How to talk to strangers



Sunday I met my buddy Geoff at Ryerson Balzac’s before we headed off to Pedestrian Sunday at Kensingon Market, the last one of the season. I had a plan to force myself to talk to more strangers than I usually do and convince them to allow me to photograph them. It’s different when you make this a challenge instead of just doing it when the opportunity arises.

The plan was to approach the unapproachable. People who looked like they’d say no, for whatever reason: too beautiful; tough and moody; street people; whomever might seem like they’d have no interest in some stranger making photographs of them.

So I started at Balzac’s by approaching one of the most beautiful women I’ve seen in a long time. Typically I’d be far too shy and afraid of rejection to make the effort with someone like this woman, but now that I’d created this challenge for myself I figured she’d be a great person to start with.

“Excuse me,” I said. “I’m a photographer and I noticed you there and have an idea for a photograph with you.” She seemed agreeable, so I continued. “I need you to put on your toque again (she’d removed it when it entered the cafe) and sip your coffee so that all that’s exposed is your eyes. You’ll look straight on at the camera.” She was totally down with that.

So after I got my staged shot, which I’ll post at a later date, we chatted a bit and I took a couple of other photos, which you can see above. I said something and she laughed and I fired off a shot from the hip to catch her in an unguarded, candid moment. You can see the results in the second photo here.

I think getting comfortable shooting strangers is one of the toughest hurdles to overcome with street/documentary photography. Many people simply avoid it, and you can usually tell by the quality of their photographs. Often the subjects are captured at a comfortable distance, which usually makes for a less engaging photograph. I can usually tell by a person’s photographs if he or she is afraid to approach people or get in close.

The thing is, if you want to make compelling street photographs you have to overcome your fear of getting close in to the action. The best way to do that is to start asking people to pose for you. It takes a lot of effort and a lot of practice but the results will make you a better photographer. You’ll come to appreciate that the majority of people are open to being photographed and that knowledge will (or should) alleviate your stress of raising your camera to your eye when you’re close to your subjects.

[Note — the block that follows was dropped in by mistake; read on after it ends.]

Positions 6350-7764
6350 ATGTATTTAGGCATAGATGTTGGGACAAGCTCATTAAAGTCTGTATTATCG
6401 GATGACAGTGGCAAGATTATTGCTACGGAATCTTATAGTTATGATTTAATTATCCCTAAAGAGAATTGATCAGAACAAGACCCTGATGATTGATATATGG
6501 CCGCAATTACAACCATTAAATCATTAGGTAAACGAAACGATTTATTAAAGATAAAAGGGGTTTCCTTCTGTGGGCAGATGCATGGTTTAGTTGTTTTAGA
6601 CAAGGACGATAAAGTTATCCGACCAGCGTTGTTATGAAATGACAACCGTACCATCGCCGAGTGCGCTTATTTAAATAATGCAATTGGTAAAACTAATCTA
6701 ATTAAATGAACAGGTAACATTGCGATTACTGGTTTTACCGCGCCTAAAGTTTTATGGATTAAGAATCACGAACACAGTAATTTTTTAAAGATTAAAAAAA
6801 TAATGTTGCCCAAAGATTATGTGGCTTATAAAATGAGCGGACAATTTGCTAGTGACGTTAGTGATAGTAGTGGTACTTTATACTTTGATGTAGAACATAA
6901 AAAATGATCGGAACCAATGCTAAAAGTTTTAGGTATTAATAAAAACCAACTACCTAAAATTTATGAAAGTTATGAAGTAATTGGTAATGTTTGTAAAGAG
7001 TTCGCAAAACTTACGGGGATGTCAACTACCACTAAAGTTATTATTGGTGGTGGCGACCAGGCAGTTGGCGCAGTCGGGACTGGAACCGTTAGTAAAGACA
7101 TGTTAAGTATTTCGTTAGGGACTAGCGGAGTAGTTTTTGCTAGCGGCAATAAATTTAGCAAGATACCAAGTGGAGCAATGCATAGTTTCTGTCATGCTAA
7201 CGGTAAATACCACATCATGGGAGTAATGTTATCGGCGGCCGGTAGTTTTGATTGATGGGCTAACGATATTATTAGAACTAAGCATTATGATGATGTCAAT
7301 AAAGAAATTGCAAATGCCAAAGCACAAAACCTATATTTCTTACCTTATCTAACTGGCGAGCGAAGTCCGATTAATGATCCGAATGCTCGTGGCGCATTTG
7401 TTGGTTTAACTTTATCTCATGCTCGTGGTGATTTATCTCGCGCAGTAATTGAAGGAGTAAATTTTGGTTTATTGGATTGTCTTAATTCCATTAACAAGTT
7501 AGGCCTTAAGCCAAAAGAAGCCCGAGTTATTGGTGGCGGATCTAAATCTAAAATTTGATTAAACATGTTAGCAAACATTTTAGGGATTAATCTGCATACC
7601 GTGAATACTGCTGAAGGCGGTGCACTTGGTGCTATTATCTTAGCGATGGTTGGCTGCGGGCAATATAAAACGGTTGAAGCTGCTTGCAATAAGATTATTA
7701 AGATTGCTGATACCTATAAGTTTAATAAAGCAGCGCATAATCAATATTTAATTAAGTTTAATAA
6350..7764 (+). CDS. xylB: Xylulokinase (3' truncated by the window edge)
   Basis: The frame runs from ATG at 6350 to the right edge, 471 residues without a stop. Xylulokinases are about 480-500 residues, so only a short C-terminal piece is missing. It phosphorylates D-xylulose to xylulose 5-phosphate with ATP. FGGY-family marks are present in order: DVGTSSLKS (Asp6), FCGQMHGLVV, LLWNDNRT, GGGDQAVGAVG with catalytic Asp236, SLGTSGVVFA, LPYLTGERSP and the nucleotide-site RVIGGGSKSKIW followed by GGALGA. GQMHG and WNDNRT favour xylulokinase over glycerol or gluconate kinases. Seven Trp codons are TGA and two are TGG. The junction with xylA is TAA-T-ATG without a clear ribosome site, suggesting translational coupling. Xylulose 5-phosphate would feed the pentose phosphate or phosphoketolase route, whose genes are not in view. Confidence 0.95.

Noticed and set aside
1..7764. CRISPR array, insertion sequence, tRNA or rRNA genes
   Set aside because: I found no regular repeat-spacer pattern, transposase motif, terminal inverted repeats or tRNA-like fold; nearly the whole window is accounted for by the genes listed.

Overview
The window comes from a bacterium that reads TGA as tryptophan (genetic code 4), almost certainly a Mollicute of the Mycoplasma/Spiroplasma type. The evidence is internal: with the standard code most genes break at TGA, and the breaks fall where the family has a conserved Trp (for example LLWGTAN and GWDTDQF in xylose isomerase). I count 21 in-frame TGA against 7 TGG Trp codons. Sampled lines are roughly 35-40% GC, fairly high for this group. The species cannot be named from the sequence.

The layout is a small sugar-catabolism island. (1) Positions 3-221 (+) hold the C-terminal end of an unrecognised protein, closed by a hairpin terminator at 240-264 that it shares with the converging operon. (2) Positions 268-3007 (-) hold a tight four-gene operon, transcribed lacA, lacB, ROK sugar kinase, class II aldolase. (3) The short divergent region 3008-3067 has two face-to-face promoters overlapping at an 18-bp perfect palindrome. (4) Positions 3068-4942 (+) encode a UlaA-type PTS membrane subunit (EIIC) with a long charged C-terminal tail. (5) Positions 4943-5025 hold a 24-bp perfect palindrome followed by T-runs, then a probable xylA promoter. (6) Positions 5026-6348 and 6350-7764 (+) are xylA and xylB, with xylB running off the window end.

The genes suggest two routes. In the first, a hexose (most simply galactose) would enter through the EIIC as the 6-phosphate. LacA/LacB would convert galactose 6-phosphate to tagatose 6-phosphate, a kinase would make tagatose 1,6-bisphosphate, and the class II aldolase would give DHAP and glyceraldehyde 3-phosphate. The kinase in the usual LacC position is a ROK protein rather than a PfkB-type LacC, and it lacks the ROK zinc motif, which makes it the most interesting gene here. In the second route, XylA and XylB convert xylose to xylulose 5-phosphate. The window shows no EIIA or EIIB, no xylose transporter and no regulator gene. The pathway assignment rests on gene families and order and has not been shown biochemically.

I’m thinking to begin running one day workshops for street photography. Part of my lesson plan would be to practice talking to strangers in the street. I’m confident that in one day I can get people to overcome their fears and learn how to engage people. We’ll see.

This entry was posted in art, Autumn, Canada, City, Documentary Photography, Downtown, People, Photojournalism, Portrait Photography, Ryerson School of Imaging, street, Street Photography, Toronto, urban, Urban Photography and tagged , , , , , , , , , , , , , , , , , , , , , , , , , , . Bookmark the permalink.

2 Responses to How to talk to strangers

  1. Good post. I’m not good at this. I find the camera changes the subject unless you approach it the way you did.

    • You definitely lose the whole candid moment once you talk to someone about taking their photo. That said, I’ve had people fake a candid moment for me. 😉

      Cheers, Dave

      On Tue, Oct 30, 2018, 4:54 PM the lazy photographer wrote:


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